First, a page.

Long term persistence of immunity to Hepatitis B after vaccination during infancy in a country where endemicity is low

Research output: Contribution to journalArticle


  • EH Boxall
  • J Sira
  • N El-Shukri
  • Deirdre Kelly

Colleges, School and Institutes


BACKGROUND: The long-term response to hepatitis B vaccination during infancy has not been fully evaluated in countries where endemicity is low. METHODS: The present study was a serological investigation of immunity to hepatitis B during adolescence. In a cohort of children who were born to hepatitis B virus carrier mothers and who were vaccinated during infancy, evidence of past or current infection and the response to a single booster dose of vaccine were analyzed. Sixty-four children whose antibody levels were measured after immunization (group 1) and 52 younger siblings who did not undergo postvaccination antibody tests (group 2) were studied. RESULTS: One child in each group showed evidence of natural infection. In group 1, 32 children (50%) had undetectable antibody to hepatitis B surface antigen (anti-HBs), and only 8 (13%) had levels >100 mIU/mL. After a booster dose of vaccine, only 7 (11%) still had undetectable anti-HBs, 3 (5%) showed a primary response, and 50 (78%) had levels >100 mIU/mL. Five of the 7 vaccine nonresponders and all of the primary responders had also received hepatitis B-specific immunoglobulin (HBIG) at birth. The children in group 2 showed a similar response to the vaccine, but with slightly higher levels of anti-HBs. CONCLUSIONS: Most children vaccinated at birth retain immunological memory to hepatitis B vaccine for 15 years, but those who did not were more likely to have received HBIG at birth, suggesting that passive antibody may interfere with the induction of immunological memory.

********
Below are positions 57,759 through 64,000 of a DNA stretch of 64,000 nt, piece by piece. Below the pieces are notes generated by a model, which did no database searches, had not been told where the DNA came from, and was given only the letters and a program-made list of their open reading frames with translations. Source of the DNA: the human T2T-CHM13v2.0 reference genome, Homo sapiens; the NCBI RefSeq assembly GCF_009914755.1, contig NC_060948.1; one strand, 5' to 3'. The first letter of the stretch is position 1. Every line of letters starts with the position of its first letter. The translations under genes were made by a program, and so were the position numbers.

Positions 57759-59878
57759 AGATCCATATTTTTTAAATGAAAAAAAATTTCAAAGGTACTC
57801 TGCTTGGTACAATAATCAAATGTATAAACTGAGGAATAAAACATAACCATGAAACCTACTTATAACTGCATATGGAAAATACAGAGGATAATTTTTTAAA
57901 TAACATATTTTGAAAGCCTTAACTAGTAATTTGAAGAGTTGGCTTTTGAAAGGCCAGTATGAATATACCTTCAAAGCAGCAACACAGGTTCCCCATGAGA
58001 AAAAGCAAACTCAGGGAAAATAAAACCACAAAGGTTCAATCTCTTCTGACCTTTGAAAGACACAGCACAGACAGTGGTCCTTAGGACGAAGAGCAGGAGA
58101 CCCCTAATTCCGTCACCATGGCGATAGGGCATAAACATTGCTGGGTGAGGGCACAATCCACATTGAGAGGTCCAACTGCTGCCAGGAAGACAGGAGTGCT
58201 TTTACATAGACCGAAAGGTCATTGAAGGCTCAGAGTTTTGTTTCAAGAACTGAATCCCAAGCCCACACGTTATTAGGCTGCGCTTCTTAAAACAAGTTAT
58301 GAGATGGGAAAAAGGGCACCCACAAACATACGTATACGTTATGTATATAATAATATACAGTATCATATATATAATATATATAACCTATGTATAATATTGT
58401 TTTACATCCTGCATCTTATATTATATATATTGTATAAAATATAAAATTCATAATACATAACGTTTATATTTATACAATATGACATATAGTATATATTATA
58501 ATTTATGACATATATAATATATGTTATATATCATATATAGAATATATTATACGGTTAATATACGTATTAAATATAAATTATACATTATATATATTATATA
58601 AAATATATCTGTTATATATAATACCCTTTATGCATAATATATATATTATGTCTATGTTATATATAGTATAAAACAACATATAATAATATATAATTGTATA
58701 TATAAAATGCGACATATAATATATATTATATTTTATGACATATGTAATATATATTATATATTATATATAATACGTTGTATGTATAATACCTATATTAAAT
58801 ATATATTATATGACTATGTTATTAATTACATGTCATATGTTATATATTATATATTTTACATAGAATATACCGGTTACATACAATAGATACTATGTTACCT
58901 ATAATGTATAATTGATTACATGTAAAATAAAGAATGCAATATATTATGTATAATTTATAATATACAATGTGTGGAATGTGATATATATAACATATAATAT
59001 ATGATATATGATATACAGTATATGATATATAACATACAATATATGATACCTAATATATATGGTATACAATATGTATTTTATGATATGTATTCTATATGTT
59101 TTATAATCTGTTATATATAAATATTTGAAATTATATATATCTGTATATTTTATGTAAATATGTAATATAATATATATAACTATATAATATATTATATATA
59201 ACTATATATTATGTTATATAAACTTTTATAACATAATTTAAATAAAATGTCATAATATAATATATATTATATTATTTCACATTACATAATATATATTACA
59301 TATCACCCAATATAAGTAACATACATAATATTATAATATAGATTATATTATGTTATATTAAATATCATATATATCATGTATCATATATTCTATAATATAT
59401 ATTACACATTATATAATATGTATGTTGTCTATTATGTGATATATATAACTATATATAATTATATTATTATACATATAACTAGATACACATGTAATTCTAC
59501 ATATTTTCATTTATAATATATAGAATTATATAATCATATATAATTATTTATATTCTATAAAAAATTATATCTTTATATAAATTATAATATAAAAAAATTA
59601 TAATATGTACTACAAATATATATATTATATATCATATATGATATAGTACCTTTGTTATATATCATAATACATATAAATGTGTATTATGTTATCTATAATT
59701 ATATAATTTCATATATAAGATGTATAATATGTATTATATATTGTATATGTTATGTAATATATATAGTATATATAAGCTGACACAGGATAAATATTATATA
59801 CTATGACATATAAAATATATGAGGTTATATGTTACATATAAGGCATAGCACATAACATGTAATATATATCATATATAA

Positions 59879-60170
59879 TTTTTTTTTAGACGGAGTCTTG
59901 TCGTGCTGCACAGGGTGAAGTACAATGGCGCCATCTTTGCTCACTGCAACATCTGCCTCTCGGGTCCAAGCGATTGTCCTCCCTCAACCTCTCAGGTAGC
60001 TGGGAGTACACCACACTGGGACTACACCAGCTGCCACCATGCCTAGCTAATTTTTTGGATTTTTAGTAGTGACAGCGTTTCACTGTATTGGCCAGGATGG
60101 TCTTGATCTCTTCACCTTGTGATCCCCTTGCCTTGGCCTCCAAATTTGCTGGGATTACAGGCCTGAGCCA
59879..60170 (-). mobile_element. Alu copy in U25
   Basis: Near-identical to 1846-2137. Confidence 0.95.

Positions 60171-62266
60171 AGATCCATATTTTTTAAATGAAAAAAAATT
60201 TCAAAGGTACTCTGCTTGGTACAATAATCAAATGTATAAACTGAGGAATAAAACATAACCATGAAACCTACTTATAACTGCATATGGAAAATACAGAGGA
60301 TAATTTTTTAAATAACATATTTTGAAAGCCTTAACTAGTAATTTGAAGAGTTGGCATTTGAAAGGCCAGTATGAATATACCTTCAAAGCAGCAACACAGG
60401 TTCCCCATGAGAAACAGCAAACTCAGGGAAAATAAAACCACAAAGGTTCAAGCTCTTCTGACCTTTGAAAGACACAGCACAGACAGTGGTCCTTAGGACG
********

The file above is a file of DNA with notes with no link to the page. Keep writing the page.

Original languageEnglish
Pages (from-to)1264-1269
Number of pages6
JournalThe Journal of Infectious Diseases
Publication statusPublished - 1 Jan 2004